The year ahead promises to be a challenging year for the Catholic Church. Thus some new year’s wishes:

I wish Catholic progressives a calmer 2017 than they managed in 2016. The last months of the year now fading into the rear-view mirror were marked by an extraordinary number of bilious attacks on those raising questions about Pope Francis’s apostolic exhortation Amoris Laetitia from the party of dialogue, collegiality, and pluralism. The biliousness was, to be sure, replicated in spades on traditionalist websites; I’ll get to that momentarily. Still, the gang that regularly declares itself the cutting edge of a Catholicism that has “turned the page” and “moved on” displayed an astonishing amount of defensiveness (often couched in cheesy psychologizing) in 2016. That behavior hardly suggests people confident of their position and the future of their project.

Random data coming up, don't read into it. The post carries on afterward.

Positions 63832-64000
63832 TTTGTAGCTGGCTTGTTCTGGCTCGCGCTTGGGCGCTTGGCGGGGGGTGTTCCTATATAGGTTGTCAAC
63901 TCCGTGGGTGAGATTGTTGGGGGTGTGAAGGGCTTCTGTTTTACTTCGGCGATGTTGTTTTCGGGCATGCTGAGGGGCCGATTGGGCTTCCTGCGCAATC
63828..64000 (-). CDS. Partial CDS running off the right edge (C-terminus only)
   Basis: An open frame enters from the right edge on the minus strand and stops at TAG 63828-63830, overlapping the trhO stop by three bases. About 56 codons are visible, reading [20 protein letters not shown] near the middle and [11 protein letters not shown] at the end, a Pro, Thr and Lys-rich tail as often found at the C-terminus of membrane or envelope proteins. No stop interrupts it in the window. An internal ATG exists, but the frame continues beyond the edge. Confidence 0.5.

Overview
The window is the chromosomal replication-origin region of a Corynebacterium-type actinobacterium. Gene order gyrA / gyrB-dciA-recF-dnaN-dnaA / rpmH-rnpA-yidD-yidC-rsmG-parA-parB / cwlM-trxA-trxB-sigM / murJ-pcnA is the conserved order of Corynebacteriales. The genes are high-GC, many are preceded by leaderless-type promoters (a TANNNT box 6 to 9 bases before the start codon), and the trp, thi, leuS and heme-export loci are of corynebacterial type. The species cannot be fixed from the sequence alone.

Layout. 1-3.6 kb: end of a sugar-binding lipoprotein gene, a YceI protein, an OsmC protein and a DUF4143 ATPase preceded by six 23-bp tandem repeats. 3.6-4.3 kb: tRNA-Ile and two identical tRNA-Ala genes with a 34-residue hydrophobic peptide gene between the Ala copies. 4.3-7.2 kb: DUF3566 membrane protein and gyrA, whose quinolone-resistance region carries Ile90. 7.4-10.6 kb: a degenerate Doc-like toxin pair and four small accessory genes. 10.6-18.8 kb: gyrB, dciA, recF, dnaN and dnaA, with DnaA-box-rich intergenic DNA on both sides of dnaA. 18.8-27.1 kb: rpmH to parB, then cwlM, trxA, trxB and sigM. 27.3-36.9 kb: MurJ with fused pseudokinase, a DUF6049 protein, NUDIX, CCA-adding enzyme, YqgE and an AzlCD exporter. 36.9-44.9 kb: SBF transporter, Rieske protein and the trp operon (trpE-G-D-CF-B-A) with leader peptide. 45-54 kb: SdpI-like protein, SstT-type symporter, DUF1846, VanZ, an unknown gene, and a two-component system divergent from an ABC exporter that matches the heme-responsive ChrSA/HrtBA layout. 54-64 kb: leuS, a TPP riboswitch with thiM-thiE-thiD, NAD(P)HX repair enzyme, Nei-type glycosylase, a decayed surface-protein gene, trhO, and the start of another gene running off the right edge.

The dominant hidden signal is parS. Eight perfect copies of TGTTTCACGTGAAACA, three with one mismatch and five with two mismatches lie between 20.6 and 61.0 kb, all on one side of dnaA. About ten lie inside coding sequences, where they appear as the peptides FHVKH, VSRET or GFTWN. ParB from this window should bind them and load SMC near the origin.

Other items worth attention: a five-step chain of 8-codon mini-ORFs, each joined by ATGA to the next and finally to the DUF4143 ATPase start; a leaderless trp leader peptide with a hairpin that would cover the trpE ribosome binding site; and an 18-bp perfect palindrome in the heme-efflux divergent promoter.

I wish Catholic traditionalists a 2017 in which they take comfort from the fact that the living parts of the world Church are those that have embraced all-in Catholicism, more formally known as the symphony of Catholic truth. The parallel fact, of course, is that Catholic Lite characterizes the dying parts of the Church in Europe and elsewhere; but I hope no one, wherever they’re located on the Catholic map, takes any satisfaction from that meltdown. Facts are facts, though, and if the progressive “narrative” of a great contemporary Catholic renaissance under the banner of mercy is ill-supported by the data, so is the traditionalist lament that the end is at hand. Thirty-five years of building the Church of the New Evangelization cannot be deconstructed in a relative blink of the eye. It just isn’t happening.

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